I would like to summarize the relevant rules for Rust, to see if I understand them correctly now.
I'll start with which parts here are relevant and which are not for Rust:
I will only care about the "formal description" here.
This is a relationship that only makes sense to look at in one thread (and not across thread boundaries), and it's determined according to the evaluation order.
E.g. when I write:
*a = 1;
*b = 2;
*a = 1 is sequenced-before
*b = 1.
Irrelevant to Rust as Rust doesn't support the
This applies to each single atomic variable and describes in which order the variable is changed to which value. When looking at one particular atomic variable, the order is a total order that is equal for all threads.
However, I cannot determine a modification order involving two different atomic variables. It only applies to one atomic variable each.
The relevant part from the C++ reference is this:
After a release operation A is performed on an atomic object M, the longest continuous subsequence of the modification order of M that consists of
Writes performed by the same thread that performed A (until C++20)
- Atomic read-modify-write operations made to M by any thread
is known as release sequence headed by A.
Basically it means that if I do a release operation on an atomic M which is followed by several read-modify-write operations (such as
fetch_add for example), then these read-modify-write operations belong to the release sequence (until some other modification (i.e. write) operation happens (such as a plain
Again, irrelevant for Rust as of now due to lack of
This is a relation of operations running on different threads. Relevant here is:
Between threads, evaluation A inter-thread happens before evaluation B if any of the following is true
- A synchronizes-with B
A is dependency-ordered before B (irrelevant for Rust)
- A synchronizes-with some evaluation X, and X is sequenced-before B
- A is sequenced-before some evaluation X, and X inter-thread happens-before B
- A inter-thread happens-before some evaluation X, and X inter-thread happens-before B
The subset of happens-before (see below) which looks at two operations A and B which are on different threads.
I would say this is the transitive closure of sequenced-before (on same thread) and synchronizes-with (on different threads) relationships.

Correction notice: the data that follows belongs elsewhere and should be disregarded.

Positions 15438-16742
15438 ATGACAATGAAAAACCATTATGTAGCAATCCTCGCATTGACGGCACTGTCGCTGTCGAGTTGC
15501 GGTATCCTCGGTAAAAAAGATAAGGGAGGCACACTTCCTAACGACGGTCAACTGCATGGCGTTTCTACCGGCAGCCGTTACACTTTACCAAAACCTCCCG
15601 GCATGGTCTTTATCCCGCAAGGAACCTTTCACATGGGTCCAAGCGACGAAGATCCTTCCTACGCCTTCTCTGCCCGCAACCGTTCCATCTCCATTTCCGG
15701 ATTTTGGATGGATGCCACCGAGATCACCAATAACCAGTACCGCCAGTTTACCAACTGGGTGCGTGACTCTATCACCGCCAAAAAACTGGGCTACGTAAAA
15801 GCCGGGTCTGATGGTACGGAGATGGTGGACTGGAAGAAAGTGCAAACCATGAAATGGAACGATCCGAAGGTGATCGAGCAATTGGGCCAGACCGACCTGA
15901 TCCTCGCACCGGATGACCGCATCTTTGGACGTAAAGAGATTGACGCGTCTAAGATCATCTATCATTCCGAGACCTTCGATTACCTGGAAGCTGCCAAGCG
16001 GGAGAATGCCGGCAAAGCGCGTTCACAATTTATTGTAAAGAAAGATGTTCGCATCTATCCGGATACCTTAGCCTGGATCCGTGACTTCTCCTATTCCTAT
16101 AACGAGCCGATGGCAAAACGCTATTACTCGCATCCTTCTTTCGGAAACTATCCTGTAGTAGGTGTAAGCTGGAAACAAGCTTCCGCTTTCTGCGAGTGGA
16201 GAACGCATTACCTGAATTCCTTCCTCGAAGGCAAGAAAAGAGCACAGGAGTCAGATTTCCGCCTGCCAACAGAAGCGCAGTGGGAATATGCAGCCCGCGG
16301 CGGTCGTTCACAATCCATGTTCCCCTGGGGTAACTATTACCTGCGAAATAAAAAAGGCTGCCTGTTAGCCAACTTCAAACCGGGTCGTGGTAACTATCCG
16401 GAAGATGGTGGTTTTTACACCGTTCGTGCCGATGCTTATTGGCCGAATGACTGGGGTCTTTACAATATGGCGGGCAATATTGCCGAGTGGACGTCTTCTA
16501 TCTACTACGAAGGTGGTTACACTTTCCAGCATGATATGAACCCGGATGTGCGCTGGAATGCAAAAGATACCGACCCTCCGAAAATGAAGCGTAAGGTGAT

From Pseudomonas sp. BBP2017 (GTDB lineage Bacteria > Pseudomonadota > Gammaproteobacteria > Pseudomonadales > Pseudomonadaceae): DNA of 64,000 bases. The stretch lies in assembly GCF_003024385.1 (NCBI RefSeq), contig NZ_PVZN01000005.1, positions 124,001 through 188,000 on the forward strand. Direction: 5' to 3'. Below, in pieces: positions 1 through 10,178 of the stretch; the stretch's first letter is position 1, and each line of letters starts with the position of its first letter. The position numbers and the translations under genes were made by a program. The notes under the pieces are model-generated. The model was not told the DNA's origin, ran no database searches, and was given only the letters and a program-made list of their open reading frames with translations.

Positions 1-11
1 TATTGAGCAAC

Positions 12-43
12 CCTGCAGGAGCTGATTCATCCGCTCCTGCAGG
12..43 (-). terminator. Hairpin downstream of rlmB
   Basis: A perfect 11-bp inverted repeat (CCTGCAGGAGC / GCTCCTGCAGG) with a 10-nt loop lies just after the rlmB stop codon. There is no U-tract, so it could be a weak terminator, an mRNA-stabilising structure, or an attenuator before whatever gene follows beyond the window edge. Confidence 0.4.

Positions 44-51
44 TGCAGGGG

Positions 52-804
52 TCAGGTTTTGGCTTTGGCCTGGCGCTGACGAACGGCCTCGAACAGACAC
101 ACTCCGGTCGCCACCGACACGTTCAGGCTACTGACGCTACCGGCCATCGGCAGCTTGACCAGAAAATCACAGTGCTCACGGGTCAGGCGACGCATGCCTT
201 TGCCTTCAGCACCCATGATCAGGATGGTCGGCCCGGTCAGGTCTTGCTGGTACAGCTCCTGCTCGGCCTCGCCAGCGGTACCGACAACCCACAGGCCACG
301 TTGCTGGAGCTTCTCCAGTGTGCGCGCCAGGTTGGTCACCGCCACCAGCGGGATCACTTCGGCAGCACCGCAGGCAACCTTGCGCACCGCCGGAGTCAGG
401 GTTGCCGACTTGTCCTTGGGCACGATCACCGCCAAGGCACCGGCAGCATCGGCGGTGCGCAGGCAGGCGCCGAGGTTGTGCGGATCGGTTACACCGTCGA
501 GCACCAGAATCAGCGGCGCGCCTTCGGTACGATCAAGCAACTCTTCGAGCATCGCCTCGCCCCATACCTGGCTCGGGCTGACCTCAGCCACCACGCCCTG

Where two operations A and B are on the same thread, we can also speak of sequenced-before, and where A and B are on a different thread, we can also speak of inter-thread happens-before.
Happens-before is the union of both sequenced-before and inter-thread happens-before.
Irrelevant for Rust as it will be the same as happens-before due to lack of
Same as happens-before but includes the
- A synchronizes with B, and both A and B are sequentially consistent atomic operations
And the elements required to form the transitive closure:
- A strongly happens-before X, and X strongly happens-before B
This basically means an
Acquire operation read a value from a previous
Release operation or an operation in the release sequence, i.e. the release operation or any contiguously following read-modify-write operations in the modification order.
Edit: The operation that heads the release sequence, i.e. the initial
Release operation then synchronizes-with the
Not sure if this summary is correct. Maybe I wasn't very precise, but I feel like I have a basic understanding now on what's going on and how these things work.
I find the documentation very difficult to read though, mostly because the synchronizes-with isn't explained at all in the C++
std::memory_order reference (only in the standard or one of its drafts), and because the C++ reference is also including things which are not relevant for Rust and make things harder to understand.
Perhaps someone can give me feedback if my reasoning regarding the transitive closure is correct.